I wanted to take her something nice as a treat and went into a delicatessen that was just round the corner from Goldie’s house. It seemed like such an intimate local area that I felt certain that the staff would know who Goldie was and what she liked, so I went in and asked a man who was serving what he could recommend for Miss Goldie.
“Miss Goldie?” he said. “You know Miss Goldie? Wait a minute!”
The shopkeeper then went to the door, put up the ‘closed’ sign, locked the door, pulled the blinds down and invited me into the back room for tea and biscuits. I was a bit worried but he seemed harmless so I agreed. He then interrogated me for half an hour about Miss Goldie, this mysterious woman who had been coming into his shop for years and about whom he knew nothing at all. I told him what I knew and then went off for my lesson. Of course, I told Miss Goldie all about the incident, and she roared with laughter.
When my friend got back to my apartment she could not wait to tell Erika and me this wonderful story.
“It was all so surrealistic!” she said. “I felt like I was back home in Mexico. I can’t believe that such a thing could happen in England.”
* * *
Miss G usually did not have a fixed fee and asked new pupils to consider how much they valued what they were learning before deciding what they wished to pay for their lessons. She had apparently been known to tell some people that they needed to pay more, whilst from others she would refuse to take any payment at all. The issue really was one of valuation rather than money. One story I heard examples a never-to-be-forgotten lesson given to a young man.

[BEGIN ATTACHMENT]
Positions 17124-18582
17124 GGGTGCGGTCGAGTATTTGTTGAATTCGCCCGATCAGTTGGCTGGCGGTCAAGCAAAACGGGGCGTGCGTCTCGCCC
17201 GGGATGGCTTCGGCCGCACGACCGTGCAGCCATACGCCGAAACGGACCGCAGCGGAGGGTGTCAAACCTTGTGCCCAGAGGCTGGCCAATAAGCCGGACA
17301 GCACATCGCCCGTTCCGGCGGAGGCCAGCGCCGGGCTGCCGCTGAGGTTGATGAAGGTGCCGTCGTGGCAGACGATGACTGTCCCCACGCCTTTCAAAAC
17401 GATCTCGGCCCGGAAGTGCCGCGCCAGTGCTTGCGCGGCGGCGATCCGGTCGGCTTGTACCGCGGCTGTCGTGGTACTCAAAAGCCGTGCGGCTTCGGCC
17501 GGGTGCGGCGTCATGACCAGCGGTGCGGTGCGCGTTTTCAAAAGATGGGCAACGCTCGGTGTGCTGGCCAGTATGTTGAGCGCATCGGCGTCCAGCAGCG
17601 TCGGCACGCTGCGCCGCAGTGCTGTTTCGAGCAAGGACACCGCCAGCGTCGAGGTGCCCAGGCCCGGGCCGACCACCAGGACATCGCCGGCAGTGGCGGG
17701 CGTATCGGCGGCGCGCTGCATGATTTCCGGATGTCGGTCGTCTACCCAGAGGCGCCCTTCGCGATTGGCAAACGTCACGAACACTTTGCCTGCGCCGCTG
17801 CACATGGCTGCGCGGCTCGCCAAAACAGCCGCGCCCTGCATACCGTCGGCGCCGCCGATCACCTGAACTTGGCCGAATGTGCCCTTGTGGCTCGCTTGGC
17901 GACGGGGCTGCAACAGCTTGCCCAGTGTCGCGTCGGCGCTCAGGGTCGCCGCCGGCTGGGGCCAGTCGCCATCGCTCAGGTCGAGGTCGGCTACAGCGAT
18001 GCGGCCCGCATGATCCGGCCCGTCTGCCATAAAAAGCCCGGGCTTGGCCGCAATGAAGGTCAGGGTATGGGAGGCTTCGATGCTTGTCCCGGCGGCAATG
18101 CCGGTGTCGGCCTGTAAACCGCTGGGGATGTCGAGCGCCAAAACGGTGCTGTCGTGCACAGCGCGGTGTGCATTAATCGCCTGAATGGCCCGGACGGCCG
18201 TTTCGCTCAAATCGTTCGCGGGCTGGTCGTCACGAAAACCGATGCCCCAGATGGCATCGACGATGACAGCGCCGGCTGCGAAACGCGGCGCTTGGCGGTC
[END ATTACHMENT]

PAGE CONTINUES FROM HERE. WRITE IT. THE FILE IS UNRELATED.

Young Mr X was asked, after his first lesson to give some thought to what he wanted to pay. He made the mistake of “trying it on”, however, and said he wanted to pay her her five pounds.
At his next lesson he was told, as soon as he arrived, to remove his shoes and lie on the table.
Miss Goldie arranged his head on some books and then left the room to go and have a cup of tea.
After half an hour she came back and told him to get up and go because the lesson was over.
“But you haven’t done anything” protested the young man.
“Well” she replied, “you wanted to pay five pounds, so you have had five pounds worth. Good day!”
* * *
© 2014 John S Hunter
FM Alexander seemed at certain times to favour the word “orders” to describe processes involved in his technique of re-education and at other times “directions”; he also used both words as, for example, here:
“…if we are going to do, not a mechanical exercise, but something real that matters, you have to think out beforehand the means whereby you have to do it, and give the directions or orders for these means whereby, in the form of a wish, as it were, and keep that wish going all through the activity.” [i]